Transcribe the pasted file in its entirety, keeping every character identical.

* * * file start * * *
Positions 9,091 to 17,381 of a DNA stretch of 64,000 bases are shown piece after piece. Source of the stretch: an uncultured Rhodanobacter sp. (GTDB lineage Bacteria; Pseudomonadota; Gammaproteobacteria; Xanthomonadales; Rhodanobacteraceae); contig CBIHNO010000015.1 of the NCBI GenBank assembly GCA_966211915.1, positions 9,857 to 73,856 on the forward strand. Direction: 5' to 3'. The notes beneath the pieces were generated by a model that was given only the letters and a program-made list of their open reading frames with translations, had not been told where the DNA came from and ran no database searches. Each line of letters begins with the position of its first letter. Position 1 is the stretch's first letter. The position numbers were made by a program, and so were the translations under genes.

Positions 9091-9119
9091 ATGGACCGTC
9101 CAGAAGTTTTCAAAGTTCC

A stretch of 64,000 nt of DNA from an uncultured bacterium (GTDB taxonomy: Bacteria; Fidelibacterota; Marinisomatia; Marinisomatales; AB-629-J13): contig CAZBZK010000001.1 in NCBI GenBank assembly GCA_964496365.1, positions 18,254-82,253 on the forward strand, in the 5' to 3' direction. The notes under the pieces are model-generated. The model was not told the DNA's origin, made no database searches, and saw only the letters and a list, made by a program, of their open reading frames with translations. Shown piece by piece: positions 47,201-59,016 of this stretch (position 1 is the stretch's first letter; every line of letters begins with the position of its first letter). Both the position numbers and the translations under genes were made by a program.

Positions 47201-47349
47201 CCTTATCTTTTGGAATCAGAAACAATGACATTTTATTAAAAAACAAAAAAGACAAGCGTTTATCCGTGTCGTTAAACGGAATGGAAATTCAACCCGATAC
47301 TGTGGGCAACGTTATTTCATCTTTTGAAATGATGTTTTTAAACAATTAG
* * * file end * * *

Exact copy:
Positions 9,091 to 17,381 of a DNA stretch of 64,000 bases are shown piece after piece. Source of the stretch: an uncultured Rhodanobacter sp. (GTDB lineage Bacteria; Pseudomonadota; Gammaproteobacteria; Xanthomonadales; Rhodanobacteraceae); contig CBIHNO010000015.1 of the NCBI GenBank assembly GCA_966211915.1, positions 9,857 to 73,856 on the forward strand. Direction: 5' to 3'. The notes beneath the pieces were generated by a model that was given only the letters and a program-made list of their open reading frames with translations, had not been told where the DNA came from and ran no database searches. Each line of letters begins with the position of its first letter. Position 1 is the stretch's first letter. The position numbers were made by a program, and so were the translations under genes.

Positions 9091-9119
9091 ATGGACCGTC
9101 CAGAAGTTTTCAAAGTTCC

A stretch of 64,000 nt of DNA from an uncultured bacterium (GTDB taxonomy: Bacteria; Fidelibacterota; Marinisomatia; Marinisomatales; AB-629-J13): contig CAZBZK010000001.1 in NCBI GenBank assembly GCA_964496365.1, positions 18,254-82,253 on the forward strand, in the 5' to 3' direction. The notes under the pieces are model-generated. The model was not told the DNA's origin, made no database searches, and saw only the letters and a list, made by a program, of their open reading frames with translations. Shown piece by piece: positions 47,201-59,016 of this stretch (position 1 is the stretch's first letter; every line of letters begins with the position of its first letter). Both the position numbers and the translations under genes were made by a program.

Positions 47201-47349
47201 CCTTATCTTTTGGAATCAGAAACAATGACATTTTATTAAAAAACAAAAAAGACAAGCGTTTATCCGTGTCGTTAAACGGAATGGAAATTCAACCCGATAC
47301 TGTGGGCAACGTTATTTCATCTTTTGAAATGATGTTTTTAAACAATTAG